CAS student interest in science leads to scholarship
TAMPA, Fla.- It started in high school when University of South Florida student Christie Campla became interested in biology.
Her desire for research has earned the fifth-year senior many scholarships such as USF Holcombe First Generation in College, USF Honors College Discovery Research, Barry M. Goldwater and now, the National Institutes of Health (NIH) Oxford Cambridge scholarship.
Campla said she describes the scholarship as her dream program.
“It was sort of a reach for me,” she said. “I wasn’t thinking I actually was going to get it. I applied and when I got the interview, that’s when I was like ‘wow this actually happening.’ It’s not going to sink in until I go over there and start.”
Campla will be one of 20 students selected working on a collaborative Ph.D. project in bioengineering with two research mentors; one at NIH in Bethesda, Md., and another at either Oxford University or Cambridge University in the United Kingdom.
When Campla came to USF, the St. Petersburg native decided to study cellular and molecular biology with a minor in Spanish.
That changed during her junior year when she decided to declare Spanish as another major.
“I’m actually half Chilean,” she said. “My dad immigrated here from Chile. I wasn’t raised with him though, so I didn’t learn Spanish growing up, and I always wanted to learn it. I was minoring in Spanish while doing my biology major, but I liked it and it was a few more extra classes to do a double major.”
At first, Campla was interested in medicine and was part of the seven-year medical program at USF, but when she started doing research, her interest changed and she withdrew from the program.
After taking a couple chemistry classes, Campla became interested in the field and decided to declare it as her minor.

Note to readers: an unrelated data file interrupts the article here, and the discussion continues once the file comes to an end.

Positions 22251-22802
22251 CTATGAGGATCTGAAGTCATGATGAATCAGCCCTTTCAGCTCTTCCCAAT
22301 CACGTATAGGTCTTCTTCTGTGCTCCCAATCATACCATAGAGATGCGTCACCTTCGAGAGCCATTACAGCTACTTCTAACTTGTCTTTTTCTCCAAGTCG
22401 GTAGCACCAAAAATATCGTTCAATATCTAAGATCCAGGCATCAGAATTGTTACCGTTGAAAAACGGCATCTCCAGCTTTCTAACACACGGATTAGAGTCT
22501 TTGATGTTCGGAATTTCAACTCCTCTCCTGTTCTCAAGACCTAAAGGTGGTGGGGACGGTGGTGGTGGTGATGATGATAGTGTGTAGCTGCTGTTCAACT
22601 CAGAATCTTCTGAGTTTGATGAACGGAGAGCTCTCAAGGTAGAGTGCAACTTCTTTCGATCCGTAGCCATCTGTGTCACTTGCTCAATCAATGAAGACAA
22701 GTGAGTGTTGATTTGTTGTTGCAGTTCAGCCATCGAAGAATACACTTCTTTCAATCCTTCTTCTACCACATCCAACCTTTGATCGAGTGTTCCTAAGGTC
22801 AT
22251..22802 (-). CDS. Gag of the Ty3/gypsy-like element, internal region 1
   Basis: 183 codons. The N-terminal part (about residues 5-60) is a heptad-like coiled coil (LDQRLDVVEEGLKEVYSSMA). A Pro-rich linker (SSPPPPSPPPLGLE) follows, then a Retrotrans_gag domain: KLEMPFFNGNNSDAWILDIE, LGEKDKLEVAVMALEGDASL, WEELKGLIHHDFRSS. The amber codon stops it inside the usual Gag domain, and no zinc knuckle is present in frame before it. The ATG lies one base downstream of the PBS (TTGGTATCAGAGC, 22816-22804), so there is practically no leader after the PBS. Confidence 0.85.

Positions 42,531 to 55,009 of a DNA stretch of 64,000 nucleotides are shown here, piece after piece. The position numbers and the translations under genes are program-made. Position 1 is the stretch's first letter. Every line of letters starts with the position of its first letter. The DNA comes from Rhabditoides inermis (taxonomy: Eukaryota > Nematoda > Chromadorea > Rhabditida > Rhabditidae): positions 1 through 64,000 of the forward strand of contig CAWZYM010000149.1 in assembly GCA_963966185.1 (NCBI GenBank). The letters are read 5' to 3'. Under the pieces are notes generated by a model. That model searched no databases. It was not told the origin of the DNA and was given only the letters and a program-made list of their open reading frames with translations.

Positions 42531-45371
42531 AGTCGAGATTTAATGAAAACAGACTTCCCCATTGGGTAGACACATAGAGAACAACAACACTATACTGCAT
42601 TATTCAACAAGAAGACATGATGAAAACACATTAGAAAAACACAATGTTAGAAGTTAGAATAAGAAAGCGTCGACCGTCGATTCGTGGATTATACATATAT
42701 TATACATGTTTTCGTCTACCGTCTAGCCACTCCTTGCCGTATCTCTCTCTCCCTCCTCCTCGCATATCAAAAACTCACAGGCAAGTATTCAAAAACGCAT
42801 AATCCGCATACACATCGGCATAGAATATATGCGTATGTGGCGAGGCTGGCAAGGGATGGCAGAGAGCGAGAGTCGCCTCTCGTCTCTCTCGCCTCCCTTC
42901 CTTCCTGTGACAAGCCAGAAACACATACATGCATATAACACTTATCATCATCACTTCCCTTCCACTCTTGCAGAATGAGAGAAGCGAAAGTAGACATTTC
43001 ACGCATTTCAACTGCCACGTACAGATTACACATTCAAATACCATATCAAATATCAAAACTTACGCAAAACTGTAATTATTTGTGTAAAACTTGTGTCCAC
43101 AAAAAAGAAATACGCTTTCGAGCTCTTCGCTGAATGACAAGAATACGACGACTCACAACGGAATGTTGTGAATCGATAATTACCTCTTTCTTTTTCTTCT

“It was almost the same thing,” she said. “There was a couple of classes I wanted to take as electives and it counted for chemistry and I needed to one extra class to get a minor.”
After her junior year, Campla was one of 10 international students selected for the Summer Training Fellowship at the National Cancer Research Center in Madrid, Spain where did research on pancreatic cancer.
She describes the work atmosphere as different.
“It was great,” she said. “The atmosphere of the institute and the country as a whole was very laid-back. I speak Spanish and I got to interact with a lot there. I lived right in the center of the city. So it was good experience both scientifically and for my career as well as personally.”
With prior experience in research, Campla received an email from Linda Lucas, director of the Office of National Scholarship, referring her to the Oxford Cambridge scholarship in November. She decided to research the program, applied for it and submitted her application in January.
Campla received a phone call from the program a couple weeks later for interviews, which she describes as daunting.
With only 20 spots available to approximately 60 finalists who showed up for the interview process, Campla said the experience was intimidating, because each candidate participated in an interview with a panel of five or six faculty members in the room.
The following day, Campla received a phone call from the program, informing her that she had been selected, which surprised her.
Now, the senior is in the process of renewing her passport, earning her work visa and moving to another country.
She intends to become a research scientist in the field of bioengineering and lead her own lab and research team as well as teach at a university level after completing a Ph.D. and postdoctoral fellowship to prepare for a career in applied biomedical research.
Filed under:Arts and Sciences Cell Biology, Microbiology and Molecular Biology
Author: Marc Seide